Studd’s participation in Upstate/Downstate Classic allows community representation and the chance to play for a Division I school
The association said that this game serves as “the pinnacle for high school football in the state of New York.” It is also where Springville-Griffith Institute graduate and former varsity football player Troy Studd will have the opportunity to compete for a spot on a Division I team.
Studd explained that 60 football players from Upstate New York were called in for an evaluation practice, at which time they were informed that 34 of them would be going home. “That spices up the practice, if you know what I mean,” said Studd. “The talent there was off the chart.” After the first practice, Studd learned that he had made the team.
The Springville athlete said that, when he first began to play football at the age of 14, he was going up against 18-year-olds. “I saw I could hold my own,” he said. Studd explained that the confidence he gained from that experience now serves to propel him as he practices with the other players.
The upcoming game will also serve as an opportunity for Studd to earn a scholarship to a Division I school. Although he was initially prepared to sign with the University of Akron, a Division I school, Studd said that the firing of that school’s entire coaching staff ended that opportunity. Although he said he is currently committed to playing football at Division II school Edinboro University in Pennsylvania, Studd said, “This game is my second chance. You can still be recruited [to play for a Division I school] out of this game. Twenty-two guys will be fighting for one or two scholarships.”
Studd will play on the offensive line during the game, most likely at right tackle, but he said that there is a chance for him to be placed at right guard.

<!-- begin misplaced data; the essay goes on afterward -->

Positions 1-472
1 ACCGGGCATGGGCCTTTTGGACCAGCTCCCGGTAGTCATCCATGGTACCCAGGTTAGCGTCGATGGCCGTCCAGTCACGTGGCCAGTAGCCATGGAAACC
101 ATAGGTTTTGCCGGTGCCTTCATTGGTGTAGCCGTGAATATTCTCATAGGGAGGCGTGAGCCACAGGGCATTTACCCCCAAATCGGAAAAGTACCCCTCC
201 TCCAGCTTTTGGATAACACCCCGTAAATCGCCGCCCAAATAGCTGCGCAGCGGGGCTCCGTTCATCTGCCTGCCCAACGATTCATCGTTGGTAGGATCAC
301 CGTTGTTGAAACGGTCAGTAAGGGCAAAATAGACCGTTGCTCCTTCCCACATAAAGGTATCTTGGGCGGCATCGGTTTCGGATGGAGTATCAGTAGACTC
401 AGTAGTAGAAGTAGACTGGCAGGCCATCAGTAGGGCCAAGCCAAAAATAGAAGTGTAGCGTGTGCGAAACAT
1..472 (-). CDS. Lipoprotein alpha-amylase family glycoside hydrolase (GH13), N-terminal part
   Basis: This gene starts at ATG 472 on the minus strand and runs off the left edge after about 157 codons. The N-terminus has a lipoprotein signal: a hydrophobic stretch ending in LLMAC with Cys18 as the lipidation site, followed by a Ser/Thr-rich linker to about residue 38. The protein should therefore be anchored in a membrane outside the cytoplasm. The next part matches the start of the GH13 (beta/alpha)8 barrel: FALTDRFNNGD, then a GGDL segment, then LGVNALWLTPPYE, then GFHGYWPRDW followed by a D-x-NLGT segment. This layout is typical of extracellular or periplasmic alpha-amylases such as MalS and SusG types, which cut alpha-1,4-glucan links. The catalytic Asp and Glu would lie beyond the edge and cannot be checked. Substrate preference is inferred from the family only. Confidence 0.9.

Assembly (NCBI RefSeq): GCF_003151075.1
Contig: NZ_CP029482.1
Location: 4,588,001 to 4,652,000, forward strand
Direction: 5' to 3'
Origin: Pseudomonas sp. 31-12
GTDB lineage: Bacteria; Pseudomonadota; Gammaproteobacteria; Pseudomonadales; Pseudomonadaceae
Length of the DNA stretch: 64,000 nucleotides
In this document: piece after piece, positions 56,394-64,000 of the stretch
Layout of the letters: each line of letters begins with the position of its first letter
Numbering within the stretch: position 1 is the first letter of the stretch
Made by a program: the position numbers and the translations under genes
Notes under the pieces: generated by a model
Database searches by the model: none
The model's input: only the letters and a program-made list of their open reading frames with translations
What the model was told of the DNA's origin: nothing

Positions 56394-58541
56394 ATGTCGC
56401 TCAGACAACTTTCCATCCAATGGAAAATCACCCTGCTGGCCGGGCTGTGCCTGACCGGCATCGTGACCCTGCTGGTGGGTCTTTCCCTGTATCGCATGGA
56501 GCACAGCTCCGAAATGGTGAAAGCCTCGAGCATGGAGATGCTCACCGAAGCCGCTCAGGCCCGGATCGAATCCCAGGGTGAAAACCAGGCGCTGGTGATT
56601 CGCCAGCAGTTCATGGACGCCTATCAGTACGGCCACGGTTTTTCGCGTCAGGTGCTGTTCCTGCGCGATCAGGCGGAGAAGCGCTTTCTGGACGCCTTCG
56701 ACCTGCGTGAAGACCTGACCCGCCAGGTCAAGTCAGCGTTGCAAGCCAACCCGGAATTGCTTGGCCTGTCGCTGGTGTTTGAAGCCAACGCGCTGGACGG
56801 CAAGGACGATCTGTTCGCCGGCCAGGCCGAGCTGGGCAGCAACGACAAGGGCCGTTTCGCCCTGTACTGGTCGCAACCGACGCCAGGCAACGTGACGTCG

The biggest difference between playing at the high school level and playing in the upcoming game will be the level of speed, Studd explained. He said that he anticipated the classic to be much faster than high school.
“There’s going to be great defensive ends and it’s going to be hard to stop them,” Studd said. He pointed out that the game will involve 70 percent passing and 30 percent running, as compared to the 70 percent running and 30 percent passing employed at the high school level.
Both Studd and his father Douglas agreed that they would love to see the upstate team defeat the downstate competition, after upstate lost 41-7 to downstate last year. “That would be so sweet if we can beat those guys,” said Douglas Studd, and his son added, “Our coach told us to be ready to turn it up three or four notches when we play them.”
Douglas Studd said he felt that his son’s experience will be a “fitting tribute and end to all the hard work and love of the game that has gone in to achieve this goal.” He said, “It’s an honor to play in this game. What better way to leave your school. [The game] will be payback for all the coaches and who trusted and believed in [Troy].”
Troy Studd said the game will serve as a “nice opportunity to represent the school, coaches and trainers who helped me to get to this point.” He also thanked all the players he played with at S-GI through the years. “I wish all the guys I played with the best of luck,” he said. “I was neck and neck with those guys, and they made the plays happen, too.”
Coach John Sopko said, of the S-GI senior, “This is quite an accomplishment and we should all be very proud of Troy achieving this honor, to participate at such a high level, representing Springville. It could be said, next to the state championship games, there is no other higher opportunity to represent one’s community on the high school level. Hopefully, he has been provided that support in every manner possible. I am very proud of him. There may be many others equal to him, but no one wore that purple with more pride than Troy.”
The Upstate/Downstate Football Classic will be played at the Carrier Dome in Syracuse on Sunday, June 10 at 2 p.m.